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Difficulty (Explanation)
Other titles of this difficulty
Symphonie espagnole for Violin and Orchestra d minor op. 21
8 difficult


Édouard Lalo (1823–1892) wrote a total of four multi-movement works for violin and orchestra. Only two of them, however, were expressly labelled concertos: the first, Concerto pour violon et orchestre, op. 20 (1873), and the fourth, Concerto russe pour violon et orchestre, op. 29 (1879). For the other two he resorted to generic terms, either emphasizing the symphonic aspec... more

About the Composer


Edouard Lalo

A French composer and violinist. Musically he felt drawn to German traditions, which is reflected in his compositions; but at the same time his works demonstrate predilections for rhythmic quirks and folkloric elements. His output includes violin concerti, song cycles, symphonies, operas, and chamber music. He was a member of the Société Nationale de Musique.

1823Born in Lille on January 27.
from 1833Studies violin with Joseph Müller and composition with Pierre Baumann at the Lille Conservatoire.
around 1839Takes private violin lessons in Paris, including with François-Antoine Habeneck.
around 1845He becomes a pupil of Julius Schulhoff and Joseph-Eugène Crèvecœur.
1848Cofounder of a politically-oriented union of musicians supporting the revolution.
1849Hired by the orchestra of the Opéra-Comique.
1850Under the baton of Hector Berlioz he plays in concerts of the Grande Société Philharmonique.
1850–56He writes chamber works including the two Piano Trios, op. 7 and without opus number, and the Sonata for Violin and Piano, op. 12.
1856On January 30, the Quatuor Armingaud makes its debut in Paris with Lalo on second violin.
1865On July 6 he marries for a second time, to contralto Julie Bernier de Maligny, who inspires him to compose songs.
1874He writes his Violin Concerto no. 2 in D major, op. 21 (“Symphonie espagnole”), dedicated to Pablo de Sarasate.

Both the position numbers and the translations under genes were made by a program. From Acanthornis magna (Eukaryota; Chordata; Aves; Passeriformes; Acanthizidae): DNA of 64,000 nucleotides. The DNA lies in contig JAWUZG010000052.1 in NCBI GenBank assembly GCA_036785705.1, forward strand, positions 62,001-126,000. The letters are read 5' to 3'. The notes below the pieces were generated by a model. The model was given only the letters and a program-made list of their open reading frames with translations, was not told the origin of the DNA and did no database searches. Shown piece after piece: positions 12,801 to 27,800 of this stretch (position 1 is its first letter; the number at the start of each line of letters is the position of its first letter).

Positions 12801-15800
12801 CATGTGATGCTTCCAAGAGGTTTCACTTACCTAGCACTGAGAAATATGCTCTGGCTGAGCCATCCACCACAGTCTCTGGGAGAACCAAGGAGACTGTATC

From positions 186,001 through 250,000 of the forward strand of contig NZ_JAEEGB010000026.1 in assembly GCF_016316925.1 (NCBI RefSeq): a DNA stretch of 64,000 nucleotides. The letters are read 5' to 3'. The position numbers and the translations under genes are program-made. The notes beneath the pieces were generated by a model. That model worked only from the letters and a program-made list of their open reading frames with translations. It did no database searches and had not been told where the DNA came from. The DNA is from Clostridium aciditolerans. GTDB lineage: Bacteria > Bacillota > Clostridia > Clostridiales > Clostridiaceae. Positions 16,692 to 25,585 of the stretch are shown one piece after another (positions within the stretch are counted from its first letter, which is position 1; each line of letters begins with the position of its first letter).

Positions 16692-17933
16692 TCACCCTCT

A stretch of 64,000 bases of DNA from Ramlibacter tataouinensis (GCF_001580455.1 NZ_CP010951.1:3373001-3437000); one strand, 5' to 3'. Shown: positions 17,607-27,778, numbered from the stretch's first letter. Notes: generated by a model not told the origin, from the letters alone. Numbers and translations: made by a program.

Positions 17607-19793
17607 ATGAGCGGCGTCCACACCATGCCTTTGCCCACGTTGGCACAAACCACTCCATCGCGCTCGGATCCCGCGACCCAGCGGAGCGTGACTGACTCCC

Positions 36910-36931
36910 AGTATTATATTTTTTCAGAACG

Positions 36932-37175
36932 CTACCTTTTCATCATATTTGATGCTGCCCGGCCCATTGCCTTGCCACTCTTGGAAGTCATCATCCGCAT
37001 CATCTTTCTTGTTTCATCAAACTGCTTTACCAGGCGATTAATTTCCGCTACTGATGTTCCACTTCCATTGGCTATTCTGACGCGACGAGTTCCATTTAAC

1878The Institut de France honors him with the Prix Chartier.
around 1881He composes the commissioned ballet “Namouna.”
1888His opera “Le roi d’Ys” is performed for the first time in Paris.
1892Dies in Paris on April 23.

About the Authors

Peter Jost (Editor)

Dr. Peter Jost, born in 1960 in Diefflen/Saar, read musicology, German and comparative studies at Saarland University in Saarbrücken. He did his PhD in 1988 with a thesis on Robert Schumann’s Waldszenen.

From November 1991 to April 2009 he was a research associate at the Richard Wagner Complete Edition in Munich, and since May 2009 has been an editor at G. Henle Publishers. His Urtext editions comprise predominantly French music of the 19th and 20th centuries, including works by Lalo, Saint-Saëns and Ravel.


Johannes Umbreit (Piano reduction)

Prof. Johannes Umbreit studied the piano at the Musikhochschule in Munich. From 1987 onwards he was a regular accompanist at courses given by Wolfgang Schneiderhan, Thomas Brandis, Ljerko Spiller, Igor Ozim, Olga Woitowa, Ernő Sebestyén, Walter Nothas, F. Andrejevsky, Denis Zsigmondy and Zakhar Bron amongst others. He has appeared in numerous radio and TV broadcasts and plays chamber music with members of the Bavarian State Orchestra, the Munich Philharmonic Orchestra and the Bavarian Radio Symphony Orchestra.